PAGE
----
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Hi. I'm genegeek (aka Catherine Anderson). Thanks for stopping by. I realized during my PostDoc that I preferred learning and explaining new results to doing science so I started a non-traditional career of teaching and outreach. I'll be using this space to explore public perception of genetics and other cool molecular biology stuff.

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Thursday, September 2, 2010

Have you heard of Terry Fox? He is a Canadian hero and 30 years ago today (Sept. 1), he had to stop his Marathon of Hope due to a return of his cancer.

I was 10 when Terry Fox started his Marathon of Hope. I had been in hospital a lot and thought it was pretty cool that a sick guy from around Vancouver was out there doing stuff (yeah, that's the kid lens). As I got older, I got a better appreciation for the determination, courage and idealism that he possessed.

“I'm not a dreamer, and I'm not saying this will initiate any kind of definitive answer or cure to cancer, but I believe in miracles. I have to.” Terry Fox

Terry Fox lost his leg due to osteosarcoma in 1977. Three years later, at the age of 21, he started a cross-Canada run to raise money and awareness for cancer research. He ran a marathon every day! He rested (didn't run) on only 4 of 143 days.

Let's think about this - a marathon every day? If I count up my running mileage, I run a marathon every 2 weeks. So, I'm taking up a new challenge and I invite you to join me. I'm going to run at least 6 days per week until I run 1961 miles. Note: may have to have a few walking days until my mileage increases (see challenge rules)

Why 1961 miles? Terry Fox had run 3339 miles with an estimated 1961 miles left to reach the Pacific Ocean. I was 11 and promised to one day complete the run. As I grew up, I wanted to do something like him but I'm not naturally athletic and there never seemed to be enough time. Now with internet technology, a virtual completion is achievable. I do not want to take any of the credit from Terry Fox or the foundation but I want to satisfy that idealistic wish from my childhood.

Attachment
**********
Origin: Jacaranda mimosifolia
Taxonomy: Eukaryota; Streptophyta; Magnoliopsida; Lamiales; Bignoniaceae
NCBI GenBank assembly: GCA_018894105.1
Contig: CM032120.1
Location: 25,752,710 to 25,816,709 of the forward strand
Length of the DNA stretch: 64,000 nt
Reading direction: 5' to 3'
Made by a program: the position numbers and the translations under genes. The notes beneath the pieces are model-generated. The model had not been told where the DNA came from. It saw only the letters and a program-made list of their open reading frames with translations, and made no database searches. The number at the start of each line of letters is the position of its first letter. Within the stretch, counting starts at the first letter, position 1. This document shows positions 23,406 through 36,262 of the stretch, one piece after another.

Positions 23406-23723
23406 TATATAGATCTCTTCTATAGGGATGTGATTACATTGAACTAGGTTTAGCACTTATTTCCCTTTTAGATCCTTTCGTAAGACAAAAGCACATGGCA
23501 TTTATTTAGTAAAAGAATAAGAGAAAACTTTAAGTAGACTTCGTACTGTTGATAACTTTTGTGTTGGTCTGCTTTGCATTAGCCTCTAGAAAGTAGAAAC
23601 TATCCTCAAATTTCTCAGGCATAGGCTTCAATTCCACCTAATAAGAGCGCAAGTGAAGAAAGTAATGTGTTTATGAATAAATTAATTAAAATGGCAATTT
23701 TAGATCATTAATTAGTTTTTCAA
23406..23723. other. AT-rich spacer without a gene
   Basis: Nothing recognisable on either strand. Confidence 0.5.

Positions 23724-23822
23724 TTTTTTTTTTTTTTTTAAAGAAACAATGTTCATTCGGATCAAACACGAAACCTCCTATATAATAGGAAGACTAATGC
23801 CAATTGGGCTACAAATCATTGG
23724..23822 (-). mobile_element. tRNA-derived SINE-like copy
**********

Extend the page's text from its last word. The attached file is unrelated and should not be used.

Terry Fox was forced to quit when the cancer metastasized to his lungs. He had one tumour that was the size of a golf ball and the tumour in the other lung was the size of a lemon. Again - think about this. I complain when I have a cold but he had large tumours and was running 26 miles a day! Surely, we can all get out there and do something positive whether it is helping our personal health or our community.

Terry Fox died on June 28, 1981 after raising 23 million dollars for cancer research and realizing his dream of $1 donated for every Canadian.

The first annual Terry Fox Run occurred on Sept. 13, 1981 and the annual Terry Fox Run now has millions of participants in over 60 countries and is now the world's largest one-day fundraiser for cancer research; over 500 million dollars has been raised in his name. I have never missed a run - even when sick or overseas, I have managed to finish.

A good description of the Marathon of Hope can be found here. More information, quotes, and donation possibilities can be found at the Terry Fox Foundation website.

A Canadian tribute to Terry Fox. The audio is pure Canadiana - quality and soundtrack.

A more polished version by the American ESPN.

There has been a lot of tributes to Terry Fox and his Marathon of Hope. The only thing that I can add is that he is my hero and I hope that I share some of his optimism and perseverance.

Please join me at if you want to start your own running challenge or to donate to cancer research.

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David Manly
Freelance Science Journalist
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Great post, and as your fellow Canadian, I concur. He was one of my heroes as well.
I have never missed a Terry Fox run either, and I wish you the best of luck on completing your goal!

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This is totally awesome. It'll take me a LONG time to reach 1961 miles...but that's ok.

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It will take me about 3 years to reach 1961 miles so I'm asking people to help me out. I'd like to do a team 1961 first and then continue on the personal journey.
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